Data are expressed as the mean ± standard deviation (SD), as calculated from one () of two independent experiments. Other data are representative of three different experiments with similar results. For statistical comparisons, the results were analyzed using analysis of variance/Scheffe’s post hoc test and the Kruskal-Wallis/Mann-Whitney test. A   value <0.05 was considered to be statistically significant. All statistical tests were conducted using SPSS (SPSS Inc., Chicago, IL, USA).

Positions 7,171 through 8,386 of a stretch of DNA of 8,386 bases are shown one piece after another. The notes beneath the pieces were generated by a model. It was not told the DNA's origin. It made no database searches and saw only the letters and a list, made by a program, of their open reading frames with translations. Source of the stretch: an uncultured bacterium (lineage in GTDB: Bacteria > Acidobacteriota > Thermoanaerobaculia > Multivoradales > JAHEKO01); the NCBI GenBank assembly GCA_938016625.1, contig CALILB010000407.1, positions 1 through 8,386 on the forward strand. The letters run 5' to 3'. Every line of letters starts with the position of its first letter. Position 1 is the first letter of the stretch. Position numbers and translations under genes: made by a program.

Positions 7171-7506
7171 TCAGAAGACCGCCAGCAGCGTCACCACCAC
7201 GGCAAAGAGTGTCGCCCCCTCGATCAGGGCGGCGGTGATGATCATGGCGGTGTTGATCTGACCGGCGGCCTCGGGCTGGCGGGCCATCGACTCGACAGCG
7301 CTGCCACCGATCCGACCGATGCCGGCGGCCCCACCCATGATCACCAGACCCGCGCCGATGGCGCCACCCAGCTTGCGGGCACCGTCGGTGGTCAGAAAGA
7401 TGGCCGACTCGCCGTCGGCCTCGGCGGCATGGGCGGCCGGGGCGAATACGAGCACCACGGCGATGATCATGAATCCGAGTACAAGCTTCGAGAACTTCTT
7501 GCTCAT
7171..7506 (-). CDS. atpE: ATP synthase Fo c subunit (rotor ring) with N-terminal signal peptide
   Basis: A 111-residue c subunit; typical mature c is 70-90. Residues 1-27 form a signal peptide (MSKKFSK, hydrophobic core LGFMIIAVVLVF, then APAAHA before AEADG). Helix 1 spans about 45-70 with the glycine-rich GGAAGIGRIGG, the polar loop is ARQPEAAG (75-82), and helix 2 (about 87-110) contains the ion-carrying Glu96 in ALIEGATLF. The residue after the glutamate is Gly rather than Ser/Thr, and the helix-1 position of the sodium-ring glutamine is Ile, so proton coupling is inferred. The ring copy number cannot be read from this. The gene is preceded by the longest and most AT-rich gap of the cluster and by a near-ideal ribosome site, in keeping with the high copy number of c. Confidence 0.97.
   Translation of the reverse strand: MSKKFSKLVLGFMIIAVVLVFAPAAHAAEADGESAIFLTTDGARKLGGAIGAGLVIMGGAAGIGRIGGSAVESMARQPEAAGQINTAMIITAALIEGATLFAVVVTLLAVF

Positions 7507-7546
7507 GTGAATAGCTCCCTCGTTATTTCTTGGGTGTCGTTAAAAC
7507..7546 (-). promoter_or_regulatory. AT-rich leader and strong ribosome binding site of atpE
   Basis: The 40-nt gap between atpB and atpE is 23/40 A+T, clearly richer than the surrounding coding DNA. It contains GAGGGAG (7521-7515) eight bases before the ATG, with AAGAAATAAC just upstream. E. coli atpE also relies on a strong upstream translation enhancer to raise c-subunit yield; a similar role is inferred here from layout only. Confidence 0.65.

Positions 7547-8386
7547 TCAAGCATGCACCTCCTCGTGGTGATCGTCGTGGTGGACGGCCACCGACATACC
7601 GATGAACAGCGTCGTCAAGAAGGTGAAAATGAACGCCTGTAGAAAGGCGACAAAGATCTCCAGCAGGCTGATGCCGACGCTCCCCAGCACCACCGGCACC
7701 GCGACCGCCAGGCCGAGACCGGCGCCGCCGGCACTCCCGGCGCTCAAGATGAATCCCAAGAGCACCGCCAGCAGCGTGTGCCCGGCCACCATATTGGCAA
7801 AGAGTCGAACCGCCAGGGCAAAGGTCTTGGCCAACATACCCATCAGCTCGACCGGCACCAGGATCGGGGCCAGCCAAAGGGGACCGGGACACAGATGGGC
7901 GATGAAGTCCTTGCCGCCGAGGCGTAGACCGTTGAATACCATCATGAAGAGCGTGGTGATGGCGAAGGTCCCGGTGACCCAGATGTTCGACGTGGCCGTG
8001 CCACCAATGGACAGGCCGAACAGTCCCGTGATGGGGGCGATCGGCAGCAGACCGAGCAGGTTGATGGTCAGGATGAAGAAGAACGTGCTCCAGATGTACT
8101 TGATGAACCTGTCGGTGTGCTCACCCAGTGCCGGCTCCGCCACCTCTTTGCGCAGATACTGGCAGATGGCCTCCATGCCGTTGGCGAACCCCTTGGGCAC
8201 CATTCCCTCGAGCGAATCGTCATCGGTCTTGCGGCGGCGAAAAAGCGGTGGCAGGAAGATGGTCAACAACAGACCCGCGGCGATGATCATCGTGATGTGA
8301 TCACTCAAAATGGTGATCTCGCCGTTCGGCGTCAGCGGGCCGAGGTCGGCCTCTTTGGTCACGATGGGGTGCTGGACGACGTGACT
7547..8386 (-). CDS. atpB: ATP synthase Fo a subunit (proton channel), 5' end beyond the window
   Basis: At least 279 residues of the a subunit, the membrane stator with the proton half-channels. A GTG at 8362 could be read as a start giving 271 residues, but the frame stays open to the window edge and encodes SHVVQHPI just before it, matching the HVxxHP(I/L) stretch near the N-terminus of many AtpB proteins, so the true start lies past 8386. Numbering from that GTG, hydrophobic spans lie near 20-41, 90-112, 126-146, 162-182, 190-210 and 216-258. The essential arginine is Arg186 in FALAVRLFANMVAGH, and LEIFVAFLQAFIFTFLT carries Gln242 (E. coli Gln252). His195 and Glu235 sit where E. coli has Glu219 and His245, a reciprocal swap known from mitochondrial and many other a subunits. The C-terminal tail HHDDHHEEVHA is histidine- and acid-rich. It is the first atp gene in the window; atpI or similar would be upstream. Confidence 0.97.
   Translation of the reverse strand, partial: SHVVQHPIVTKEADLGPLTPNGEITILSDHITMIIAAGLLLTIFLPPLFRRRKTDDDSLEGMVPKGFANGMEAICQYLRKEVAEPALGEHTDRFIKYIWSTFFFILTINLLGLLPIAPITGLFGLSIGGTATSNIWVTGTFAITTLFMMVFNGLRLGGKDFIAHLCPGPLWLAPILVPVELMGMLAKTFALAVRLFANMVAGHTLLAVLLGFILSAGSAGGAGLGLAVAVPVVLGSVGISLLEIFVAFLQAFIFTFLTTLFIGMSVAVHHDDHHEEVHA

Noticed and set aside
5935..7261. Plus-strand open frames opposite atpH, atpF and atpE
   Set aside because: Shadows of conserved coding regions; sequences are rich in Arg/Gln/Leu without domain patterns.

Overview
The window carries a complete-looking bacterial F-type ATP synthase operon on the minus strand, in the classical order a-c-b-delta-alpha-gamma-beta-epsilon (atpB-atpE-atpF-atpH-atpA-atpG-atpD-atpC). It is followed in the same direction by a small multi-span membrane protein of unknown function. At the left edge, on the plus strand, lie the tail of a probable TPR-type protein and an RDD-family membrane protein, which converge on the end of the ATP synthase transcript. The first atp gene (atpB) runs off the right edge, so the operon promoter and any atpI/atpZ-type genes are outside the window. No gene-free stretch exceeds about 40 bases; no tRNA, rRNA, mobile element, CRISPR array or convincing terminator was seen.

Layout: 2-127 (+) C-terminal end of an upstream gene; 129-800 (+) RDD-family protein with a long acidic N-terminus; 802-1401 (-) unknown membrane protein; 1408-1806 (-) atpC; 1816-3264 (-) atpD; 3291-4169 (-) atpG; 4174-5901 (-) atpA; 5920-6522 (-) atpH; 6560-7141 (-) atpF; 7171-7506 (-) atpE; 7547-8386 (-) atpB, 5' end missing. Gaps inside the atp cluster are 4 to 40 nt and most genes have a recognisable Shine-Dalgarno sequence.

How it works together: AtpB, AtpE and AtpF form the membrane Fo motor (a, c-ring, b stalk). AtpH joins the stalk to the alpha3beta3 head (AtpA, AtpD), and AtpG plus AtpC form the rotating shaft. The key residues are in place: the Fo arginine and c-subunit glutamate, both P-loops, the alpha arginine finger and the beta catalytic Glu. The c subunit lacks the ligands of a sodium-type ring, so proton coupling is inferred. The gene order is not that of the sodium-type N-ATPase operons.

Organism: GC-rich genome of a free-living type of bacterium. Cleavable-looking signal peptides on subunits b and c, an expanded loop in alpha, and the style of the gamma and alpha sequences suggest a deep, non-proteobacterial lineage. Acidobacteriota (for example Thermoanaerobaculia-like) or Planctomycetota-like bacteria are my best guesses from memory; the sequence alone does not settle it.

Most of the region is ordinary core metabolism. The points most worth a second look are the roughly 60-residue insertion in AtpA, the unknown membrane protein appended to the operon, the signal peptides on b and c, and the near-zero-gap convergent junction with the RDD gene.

3. Results and Discussion

Lancemaside A, one of the major triterpenoid saponins isolated from Codonopsis lanceolata (Campanulaceae), is traditionally prescribed for treating various lung inflammatory diseases, including bronchitis and cough. As the anti-inflammatory mechanism of lancemaside A has not been fully elucidated, in this study, we aimed to examine the cellular and molecular events that occur in response to lancemaside A treatment in the inflammatory responses of monocytes (U937 cells) and macrophages (RAW264.7 cells).